And this program provides graph you can see on the right. Really nice graph what in theory should show right values. I like how I can look at the graph and pick values that exists in the shop and see how effective filter would be. But again, I can't verify these values on other tools so there is probably small miscalculation in my code.
I'm building a small 430 MHz 1 W RF amplifier to get some practical knowledge about RF design. Choosing components and making the PCBs was walk in the park. But suddenly my instructor said that I have to match my amplifier with next stage. It is weird, because I thought that RF amplifier meant that output would be 50 Ω, but no, it is something totally random.
So, my amplifier TQP7M9105 has page with S parameters. S parameters are parameters that describe RF components working in a 50 Ω environment. In our case S22 is what we want. 22 mean that it is second port reflections to second port aka output information. S22 at 400 MHz is -2.73 dB 176.91 degrees. This is - connecting output directly to 50 Ω output you get attenuation of 2.73 dB and phase shift of 176.91.
To calculate complex output impedance I used scikit-rf python library, because I couldn't find any online calculators doing the same job. Input was fed from Touchstone SnP Format file type, because this was the only way I could think of to convert dB form to rectangular form:
# MHz S DB R50 400 -2.73 176.91
And code itself was:
import skrf as rf amp = rf.Network('amp.s1p') print amp.z
So, my amplifier output impedance @400 MHz should be 7.799Ω+1.3158j. Quick check from mismatch calculator confirmed my results. Next I used PI-match impedance matching calculator to calculate necessary values. Got some answers, probably will use other methods to check if they are correct.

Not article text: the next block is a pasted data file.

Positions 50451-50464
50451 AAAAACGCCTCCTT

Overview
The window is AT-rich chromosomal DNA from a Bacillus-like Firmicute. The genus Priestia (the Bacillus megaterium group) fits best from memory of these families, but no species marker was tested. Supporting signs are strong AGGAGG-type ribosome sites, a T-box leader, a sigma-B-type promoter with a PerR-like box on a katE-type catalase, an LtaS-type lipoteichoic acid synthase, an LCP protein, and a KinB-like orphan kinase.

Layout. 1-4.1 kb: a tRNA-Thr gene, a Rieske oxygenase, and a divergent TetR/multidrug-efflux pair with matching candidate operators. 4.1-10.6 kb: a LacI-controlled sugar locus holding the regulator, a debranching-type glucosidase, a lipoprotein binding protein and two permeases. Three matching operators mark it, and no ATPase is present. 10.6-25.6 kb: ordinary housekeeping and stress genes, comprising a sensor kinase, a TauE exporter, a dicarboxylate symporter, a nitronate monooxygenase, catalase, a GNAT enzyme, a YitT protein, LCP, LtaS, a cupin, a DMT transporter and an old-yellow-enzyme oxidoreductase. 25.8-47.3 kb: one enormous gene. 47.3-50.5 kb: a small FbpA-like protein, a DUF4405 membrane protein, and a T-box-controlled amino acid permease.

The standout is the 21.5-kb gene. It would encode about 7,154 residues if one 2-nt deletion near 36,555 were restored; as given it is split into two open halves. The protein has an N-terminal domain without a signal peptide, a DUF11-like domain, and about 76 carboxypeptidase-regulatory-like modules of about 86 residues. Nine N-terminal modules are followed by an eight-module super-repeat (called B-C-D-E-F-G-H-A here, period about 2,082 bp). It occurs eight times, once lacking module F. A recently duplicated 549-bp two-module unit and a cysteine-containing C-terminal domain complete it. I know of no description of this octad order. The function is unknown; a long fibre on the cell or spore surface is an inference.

I'm building quite high power (for me) buck-boost converter for a friend. It takes in 12-45 V and has to output regulated 24 V. Total output power has to be more than 300 W. I don't understand switching regulators well enough to build more than 100 W regulators from 555 timer (that is basically how your computer power supply is built). Just too much phase shifting and output oscillations and whatever else to take into account. You know, the things you learn in electronics classes (which there was none in my school).
So I took the highest power buck-boost controller I could find - LT3791-1. It satisfied all my specifications so I calculated what parts would I need to make a 300 W board out of it. After ordering stuff and soldering it together it looked awesome. But after some playing around I couldn't get it to boost more than 100W, buck worked well but boost didn't. After lots of debugging and bunch of fried chips I finally figured out that the MOSFET drivers are too weak. My big and high power mosfets didn't even get warm at 300W output, but the chips internal voltage regulator fried all the time.
So, lessons learned from high power:
- Every watt adds problems to MOSFET driving
- Don't over specify parts three times
Next prototypes will be smaller and there will be several of them in parallel. Maybe some pictures soon.
I have been visiting finnish Aalto-1 satellite project a couple of times. I am building half of one of their experiments - motor control board for electric plasma brake. Took bunch of cool pictures of their technology. Enjoy.
My old lab was in the corner of my dorm room and as projects proceeded I needed a bigger lab. So, I got one. I teamed up with couple of my friends and we got 80m2 of space in nearly industrial building. It is nice to have room big enough to have 7m Yagi antenna indoors. In the same room there is EDM OÜ making small CNC machines and soon, couple of more startups.